|Consideration of Alternative Perspectives||Good|
The main focus of this resource in on Aboriginal perspectives and sustainable practices, with regards to the interdependence between humans and their environment. The views of scientists, ecologists, and world spiritual leaders are also included.
|Consideration of Alternative Perspectives: |
|Multiple Dimensions of Problems & Solutions||Very Good|
|Multiple Dimensions of Problems & Solutions: |
Effectively addresses the environmental, economic and social dimensions of the issue(s) being explored.
The approach promotes dialogue and discussion within groups of students with regards to Aboriginal perspectives on the connectedness of humans and the environment. Students are asked to incorporate what they have learned into making positive changes in their everyday lives and community.
|Respects Complexity: |
The complexity of the problems/issues being discussed is respected.
|Acting on Learning||Good|
|Acting on Learning: |
Learning moves from understanding issues to working towards positive change — in personal lifestyle, in school, in the community, or for the planet
|Values Education: |
Students are explicitly provided with opportunities to identify, clarify and express their own beliefs/values.
|Empathy & Respect for Humans||Good|
Powerful case studies foster empathy and respect for the Haida people.
|Empathy & Respect for Humans: Empathy and respect are fostered for diverse groups of humans (including different genders, ethnic groups, sexual preferences, etc.).|
|Personal Affinity with Earth||Good|
Although the resource has no out-of -doors experience, a major theme is the interdependence and connectedness of humans and their environment.
|Personal Affinity with Earth: |
Encourages a personal affinity with -the natural world.
Students are asked to create an action plan which has local focus. A major theme is that what has been labelled as an environmental crisis is really a "human" crisis.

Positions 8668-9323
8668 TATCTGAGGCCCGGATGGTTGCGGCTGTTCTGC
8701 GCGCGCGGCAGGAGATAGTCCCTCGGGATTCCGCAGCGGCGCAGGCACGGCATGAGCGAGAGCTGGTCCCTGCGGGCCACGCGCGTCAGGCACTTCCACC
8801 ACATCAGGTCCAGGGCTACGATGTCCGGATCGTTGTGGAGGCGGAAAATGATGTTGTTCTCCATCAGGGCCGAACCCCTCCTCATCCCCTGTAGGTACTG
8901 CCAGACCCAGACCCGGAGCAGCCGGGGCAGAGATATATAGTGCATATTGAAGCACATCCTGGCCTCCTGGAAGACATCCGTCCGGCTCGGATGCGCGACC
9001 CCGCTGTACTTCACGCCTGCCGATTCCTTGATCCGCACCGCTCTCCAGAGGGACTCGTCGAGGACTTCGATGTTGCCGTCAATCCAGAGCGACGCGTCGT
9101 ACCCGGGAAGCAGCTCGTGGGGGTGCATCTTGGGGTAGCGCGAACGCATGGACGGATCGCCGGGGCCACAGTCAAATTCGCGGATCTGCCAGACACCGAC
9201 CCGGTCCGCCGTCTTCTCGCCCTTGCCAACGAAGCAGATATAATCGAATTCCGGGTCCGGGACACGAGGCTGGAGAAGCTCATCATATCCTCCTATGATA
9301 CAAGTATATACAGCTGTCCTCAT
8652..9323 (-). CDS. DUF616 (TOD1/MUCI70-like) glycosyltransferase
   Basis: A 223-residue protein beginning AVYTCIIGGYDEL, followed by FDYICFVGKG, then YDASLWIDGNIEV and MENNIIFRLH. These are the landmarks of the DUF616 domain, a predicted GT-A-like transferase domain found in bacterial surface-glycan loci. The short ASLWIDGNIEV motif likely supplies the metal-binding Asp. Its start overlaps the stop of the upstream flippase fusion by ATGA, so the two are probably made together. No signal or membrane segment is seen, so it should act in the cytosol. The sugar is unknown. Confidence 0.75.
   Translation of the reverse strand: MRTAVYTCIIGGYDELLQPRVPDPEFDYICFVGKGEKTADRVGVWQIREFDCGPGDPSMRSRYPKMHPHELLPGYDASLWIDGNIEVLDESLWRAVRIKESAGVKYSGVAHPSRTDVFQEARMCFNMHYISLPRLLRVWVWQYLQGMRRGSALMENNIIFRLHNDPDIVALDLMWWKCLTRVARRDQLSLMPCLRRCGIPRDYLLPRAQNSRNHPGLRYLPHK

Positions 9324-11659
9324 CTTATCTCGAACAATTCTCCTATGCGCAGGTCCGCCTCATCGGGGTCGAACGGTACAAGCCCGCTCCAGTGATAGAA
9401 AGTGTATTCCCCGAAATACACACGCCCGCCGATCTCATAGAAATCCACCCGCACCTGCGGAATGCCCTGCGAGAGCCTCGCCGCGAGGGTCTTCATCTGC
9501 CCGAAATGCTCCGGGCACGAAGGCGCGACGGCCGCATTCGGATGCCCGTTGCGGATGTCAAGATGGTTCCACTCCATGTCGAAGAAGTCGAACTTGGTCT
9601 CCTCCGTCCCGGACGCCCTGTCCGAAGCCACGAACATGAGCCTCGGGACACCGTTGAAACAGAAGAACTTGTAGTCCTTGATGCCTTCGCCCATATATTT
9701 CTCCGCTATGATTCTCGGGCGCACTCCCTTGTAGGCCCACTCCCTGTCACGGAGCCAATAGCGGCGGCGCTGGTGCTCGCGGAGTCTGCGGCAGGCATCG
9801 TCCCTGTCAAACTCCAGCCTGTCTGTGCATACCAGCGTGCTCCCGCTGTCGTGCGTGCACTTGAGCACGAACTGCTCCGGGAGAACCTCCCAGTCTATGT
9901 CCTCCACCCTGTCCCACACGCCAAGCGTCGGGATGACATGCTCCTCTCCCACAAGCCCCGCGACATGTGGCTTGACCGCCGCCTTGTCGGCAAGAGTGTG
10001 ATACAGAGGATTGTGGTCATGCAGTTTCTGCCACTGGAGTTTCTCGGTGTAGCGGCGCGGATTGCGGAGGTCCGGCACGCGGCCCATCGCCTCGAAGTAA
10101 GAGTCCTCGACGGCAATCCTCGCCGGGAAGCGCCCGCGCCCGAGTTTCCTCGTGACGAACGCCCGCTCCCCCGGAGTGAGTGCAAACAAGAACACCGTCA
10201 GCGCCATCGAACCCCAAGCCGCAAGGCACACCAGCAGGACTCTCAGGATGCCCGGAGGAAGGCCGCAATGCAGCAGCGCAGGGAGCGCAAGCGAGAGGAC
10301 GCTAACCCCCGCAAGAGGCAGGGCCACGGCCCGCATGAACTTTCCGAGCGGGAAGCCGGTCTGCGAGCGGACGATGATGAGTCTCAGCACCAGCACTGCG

|Locally-Focused Learning: |
Includes learning experiences that take advantage of issues/elements within the local community.
|Past, Present & Future||Good|
Present day situations are researched, evaluated and discussed. The future is seen as positive if society chooses to adopt a philosophy and lifestyle which values "oneness" with our natural world.
|Past, Present & Future: Promotes an understanding of the past, a sense of the present, and a positive vision for the future.|
Although some guided inquiry is used,students are encouraged to consider and develop their own opinions.
Lessons are structured so that multiple/complex answers are possible; students are not steered toward one 'right' answer.
Although the primary fit is with social studies, Aboriginal studies and First Nations studies there are also learning activities related to language arts, science, and art.
|Integrated Learning: |
Learning brings together content and skills from more than one subject area
|Inquiry Learning: |
Learning is directed by questions, problems, or challenges that students work to address.
This resource has a variety of actvities, including a simulation game, research projects, cooperative learning opportunities, concept maps, graphic organizers, video analysis, and develping action plans. There are no accommodations suggested for struggling learners. Lessons touch on both the cognitive and affective domains.
|Differentiated Instruction: |
Activities address a range of student learning styles, abilities and readiness.
The "Web of Life" game is effective in demonstrating the interdependence of organisms in an ecosystem.
|Experiential Learning: |
Authentic learning experiences are provided
|Cooperative Learning: |
Group and cooperative learning strategies are a priority.
|Assessment & Evaluation||Poor/Not considered|
Poor- although reflection questions are given, there are no rubrics, checklists, or any other assessment tools provided.
|Assessment & Evaluation: Tools are provided that help students and teachers to capture formative and summative information about students' learning and performance. These tools may include reflection questions, checklists, rubrics, etc.|
|Peer Teaching: |
Provides opportunities for students to actively present their knowledge and skills to peers and/or act as teachers and mentors.
|Case Studies||Very Good|
|Case Studies: |
Relevant case studies are included. Case studies are thorough descriptions of real events from real situations that students use to explore concepts in an authentic context.
|Locus of Control||Good|
There are opportunities for students to delve deeper into chosen issues, with good support from suggested resources.
|Locus of Control: Meaningful opportunities are provided for students to choose elements of program content, the medium in which they wish to work, and/or to go deeper into a chosen issue.|